nSHINING MOMENT: Alabama won the 2009 national title, the first under Saban, with what remains his only undefeated season as a head coach. It was a vintage performance for the Tide, with an overpowering defense and a running game led by Ingram and Trent Richardson, both eventual first-round draft picks.
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Pitcher Mariano Rivera #42 of the New York Yankees is congratulated by teammates Joe Girardi, Tino Martinez and Derek Jeter after winning Game 4 of the World Series on Oct. 21, 1998, against the San Diego Padres at Qualcomm Stadium in San Diego.

nKEY PLAYERS: Derek Jeter, newly elected Hall of Famer Mariano Rivera, Bernie Williams, Andy Pettitte, Jorge Posada, Paul O'Neill, Tino Martinez.n

nFRONT OFFICE: GM Brian Cashman followed the George Steinbrenner model of spending big to make championship teams even better; Hall of Fame manager Joe Torre kept the egos in check in the clubhouse.n

nWHAT MADE THEM GREAT: Restored the mantle of the Bronx Bombers, putting together runs that rivaled the days of the Babe, Joe D, the Mick and Reggie. They never gave away an at-bat, never beat themselves. Roger Clemens and David Cone boosted strong rotations, games were over once "Enter Sandman" greeted Rivera. The whole team seemed to play even better once the calendar flipped to October — the backhanded flip by Jeter in the playoffs, who else does that?n

nSHINING MOMENT: Won a record 14 straight World Series games from 1996-2000 en route to four titles in five seasons. Went an incredible 125-50 overall in 1998. Came within two outs of another crown in 2001, losing Game 7 at Arizona.
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In this May 24, 1980, photo, New York Islanders captain Denis Potvin (5) reaches out to touch the Stanley Cup trophy as teammate Brian Trottier, right, looks on after the Islanders won the NHL's Stanley Cup championship by defeating the Philadelphia Flyers 5-4 in overtime in Game 6 at Nassau Coliseum in Uniondale, N.Y.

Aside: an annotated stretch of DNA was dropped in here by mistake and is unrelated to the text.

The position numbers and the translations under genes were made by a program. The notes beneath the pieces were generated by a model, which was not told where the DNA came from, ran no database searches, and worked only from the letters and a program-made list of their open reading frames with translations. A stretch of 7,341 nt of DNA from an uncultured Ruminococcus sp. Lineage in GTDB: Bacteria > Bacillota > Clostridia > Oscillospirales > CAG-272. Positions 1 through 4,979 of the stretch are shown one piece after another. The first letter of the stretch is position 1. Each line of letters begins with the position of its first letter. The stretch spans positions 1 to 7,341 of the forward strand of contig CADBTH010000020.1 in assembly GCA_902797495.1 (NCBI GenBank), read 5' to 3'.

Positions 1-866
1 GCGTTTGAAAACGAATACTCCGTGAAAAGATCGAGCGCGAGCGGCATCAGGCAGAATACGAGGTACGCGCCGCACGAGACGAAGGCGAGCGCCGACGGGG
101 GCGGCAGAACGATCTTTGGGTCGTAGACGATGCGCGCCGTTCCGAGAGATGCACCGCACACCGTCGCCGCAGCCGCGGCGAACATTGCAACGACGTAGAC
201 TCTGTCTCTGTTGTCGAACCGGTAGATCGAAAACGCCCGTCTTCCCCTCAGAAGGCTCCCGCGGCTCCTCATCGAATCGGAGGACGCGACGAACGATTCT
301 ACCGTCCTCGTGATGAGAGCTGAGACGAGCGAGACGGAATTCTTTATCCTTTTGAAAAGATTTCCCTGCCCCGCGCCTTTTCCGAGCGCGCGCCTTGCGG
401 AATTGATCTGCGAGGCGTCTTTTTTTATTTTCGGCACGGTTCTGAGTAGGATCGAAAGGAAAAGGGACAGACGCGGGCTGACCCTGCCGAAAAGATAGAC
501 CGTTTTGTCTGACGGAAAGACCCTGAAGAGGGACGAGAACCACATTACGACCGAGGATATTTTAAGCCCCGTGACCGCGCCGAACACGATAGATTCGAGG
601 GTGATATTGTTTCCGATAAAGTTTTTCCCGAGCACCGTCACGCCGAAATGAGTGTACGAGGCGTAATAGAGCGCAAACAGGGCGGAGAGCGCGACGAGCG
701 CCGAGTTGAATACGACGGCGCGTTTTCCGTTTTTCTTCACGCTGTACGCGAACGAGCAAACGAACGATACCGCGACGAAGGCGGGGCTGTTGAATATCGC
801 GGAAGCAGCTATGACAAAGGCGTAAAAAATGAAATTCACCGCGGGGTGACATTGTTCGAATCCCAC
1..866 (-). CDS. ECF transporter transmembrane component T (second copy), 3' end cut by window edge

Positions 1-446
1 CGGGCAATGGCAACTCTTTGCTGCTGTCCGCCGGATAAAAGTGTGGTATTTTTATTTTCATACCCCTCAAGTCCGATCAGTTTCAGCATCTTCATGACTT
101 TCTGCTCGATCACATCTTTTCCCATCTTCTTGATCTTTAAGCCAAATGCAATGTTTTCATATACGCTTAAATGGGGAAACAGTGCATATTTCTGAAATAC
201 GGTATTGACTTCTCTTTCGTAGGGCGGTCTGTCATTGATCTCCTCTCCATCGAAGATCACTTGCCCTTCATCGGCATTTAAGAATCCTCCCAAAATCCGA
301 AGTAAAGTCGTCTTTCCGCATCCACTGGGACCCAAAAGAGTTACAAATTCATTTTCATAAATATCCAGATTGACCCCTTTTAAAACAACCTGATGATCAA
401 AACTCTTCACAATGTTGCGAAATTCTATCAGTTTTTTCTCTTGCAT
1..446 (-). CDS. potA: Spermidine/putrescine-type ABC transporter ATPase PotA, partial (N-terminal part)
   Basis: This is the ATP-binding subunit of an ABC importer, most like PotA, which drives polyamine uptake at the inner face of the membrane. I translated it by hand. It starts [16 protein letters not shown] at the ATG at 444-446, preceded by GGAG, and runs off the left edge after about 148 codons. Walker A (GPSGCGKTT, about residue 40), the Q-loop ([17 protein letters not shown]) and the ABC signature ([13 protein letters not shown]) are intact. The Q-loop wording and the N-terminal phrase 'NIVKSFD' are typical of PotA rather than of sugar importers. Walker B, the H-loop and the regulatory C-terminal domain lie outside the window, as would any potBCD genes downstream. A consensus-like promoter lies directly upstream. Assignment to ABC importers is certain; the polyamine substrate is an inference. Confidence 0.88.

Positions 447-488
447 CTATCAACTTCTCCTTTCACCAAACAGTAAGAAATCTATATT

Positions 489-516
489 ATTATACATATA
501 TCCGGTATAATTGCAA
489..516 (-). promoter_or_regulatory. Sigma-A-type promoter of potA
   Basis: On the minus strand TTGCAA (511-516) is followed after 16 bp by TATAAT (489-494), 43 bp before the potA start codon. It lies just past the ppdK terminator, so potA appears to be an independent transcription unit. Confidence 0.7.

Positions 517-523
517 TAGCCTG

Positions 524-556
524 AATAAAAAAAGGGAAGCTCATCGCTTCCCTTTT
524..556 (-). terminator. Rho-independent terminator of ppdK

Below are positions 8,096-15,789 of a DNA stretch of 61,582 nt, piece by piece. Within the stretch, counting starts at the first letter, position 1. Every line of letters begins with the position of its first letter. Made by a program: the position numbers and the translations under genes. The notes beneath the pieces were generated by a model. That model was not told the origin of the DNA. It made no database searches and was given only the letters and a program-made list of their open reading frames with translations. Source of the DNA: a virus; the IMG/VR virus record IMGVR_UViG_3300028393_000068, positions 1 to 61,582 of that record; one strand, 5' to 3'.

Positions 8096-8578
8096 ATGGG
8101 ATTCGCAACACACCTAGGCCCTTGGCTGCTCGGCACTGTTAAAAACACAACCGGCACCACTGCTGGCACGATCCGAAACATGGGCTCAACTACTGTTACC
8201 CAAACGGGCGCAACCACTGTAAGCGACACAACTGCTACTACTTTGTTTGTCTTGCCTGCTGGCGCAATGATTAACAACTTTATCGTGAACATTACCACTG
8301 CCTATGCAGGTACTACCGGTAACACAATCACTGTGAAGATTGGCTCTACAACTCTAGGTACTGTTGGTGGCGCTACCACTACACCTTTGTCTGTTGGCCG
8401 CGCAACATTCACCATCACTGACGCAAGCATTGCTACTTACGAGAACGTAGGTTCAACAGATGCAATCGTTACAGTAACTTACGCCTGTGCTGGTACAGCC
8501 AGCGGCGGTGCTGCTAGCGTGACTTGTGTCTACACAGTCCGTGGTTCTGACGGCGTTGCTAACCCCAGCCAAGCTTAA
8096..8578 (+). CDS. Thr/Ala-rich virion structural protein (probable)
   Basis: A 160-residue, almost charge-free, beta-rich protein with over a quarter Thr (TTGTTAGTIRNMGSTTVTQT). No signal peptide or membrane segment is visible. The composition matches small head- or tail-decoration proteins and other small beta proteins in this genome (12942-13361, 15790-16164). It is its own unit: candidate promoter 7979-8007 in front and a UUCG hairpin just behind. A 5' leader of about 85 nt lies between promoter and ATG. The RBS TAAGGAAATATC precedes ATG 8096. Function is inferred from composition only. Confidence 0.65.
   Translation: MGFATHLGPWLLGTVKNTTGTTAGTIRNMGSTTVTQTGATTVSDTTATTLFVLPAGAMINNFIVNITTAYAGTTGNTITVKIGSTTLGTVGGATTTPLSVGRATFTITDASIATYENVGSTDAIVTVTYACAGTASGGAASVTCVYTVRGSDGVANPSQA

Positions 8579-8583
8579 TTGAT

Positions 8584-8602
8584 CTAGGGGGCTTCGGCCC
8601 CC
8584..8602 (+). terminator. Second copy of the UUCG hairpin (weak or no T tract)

nKEY PLAYERS: Hall of Famers Mike Bossy, Billy Smith, Denis Potvin, Bryan Trottier, Clark Gilliesn

nFRONT OFFICE: GM Bill Torrey made brilliant draft choices and trades; coach Al Arbour went on to win 781 games. Both also are Hall of Famers.n

nWHAT MADE THEM GREAT: Versatility and camaraderie as much as talent. The Islanders had the big-time gunner in Bossy, their greatest player; the staunch and super-aggressive goalie in Smith; the creative playmaker in Trottier; the hard-hitting overseer and passing genius on defense with Potvin; and the banger who would score key goals in Gillies. Thanks to Arbour, a solid defenseman as a player, they also had a dedication to protecting their own end — sharpshooter Bossy even became a strong penalty killer. And they were deep, with such clutch performers as Butch Goring, John Tonelli, Bob Nystrom, Bob Bourne and two of the Sutter brothers (Duane and Brent) on second and third lines.n

nSHINING MOMENT: The Islanders won four straight Stanley Cups, 1980-83, and played for a fifth in '84, losing to an Edmonton team they swept in the previous year's final. Their 19 consecutive postseason series victories is an NHL record that might never be challenged.
Beth A. Keiser/AP
NBA Champions, from left: Ron Harper, Dennis Rodman, Scottie Pippen, Michael Jordan and coach Phil Jackson are joined on stage by Chicago Mayor Richard Daley, second from right, during a city-wide rally Tuesday, June 16, 1998, in Chicago, to celebrate the Chicago Bulls 6th NBA championship.

nKEY PLAYERS: Hall of Famers Michael Jordan, Scottie Pippen and Dennis Rodman; Horace Grant and Toni Kukoc.n

nFRONT OFFICE: GM Jerry Krause was the architect who wasn't beloved by the players within the organization or perhaps appreciated enough outside of it. He was not enshrined in the Naismith Memorial Basketball Hall of Fame until a few months after his death in 2017. Coach Phil Jackson relied on the triangle offense and his calm demeanor to win an NBA-record 11 championships as a coach, following his six in Chicago with five more with the Lakers.n

nWHAT MADE THEM GREAT: The ultra-demanding Jordan is one of the leading scorers and greatest players in NBA history, and the Bulls won three straight titles from 1991-93 and 1996-98 when they had him for full seasons. That run of titles was interrupted only when he retired for 1½ years and played minor league baseball. He was also a dominant defensive guard, and when he, Pippen and Rodman were on the floor, the Bulls could simply shut down teams, with seven-time rebounding champion Rodman often chasing down the missed shots they forced.n

nSHINING MOMENT: Stung by a loss in the 1995 Eastern Conference semifinals shortly after a rusty Jordan returned from his first retirement, the Bulls came back with a vengeance the next season. They won their first 37 home games and 72 overall, the latter a record that stood until Golden State surpassed it in 2016. Unlike the Warriors, the Bulls capped their season with a championship, beating Seattle in the 1996 NBA Finals to kick off their second three-peat.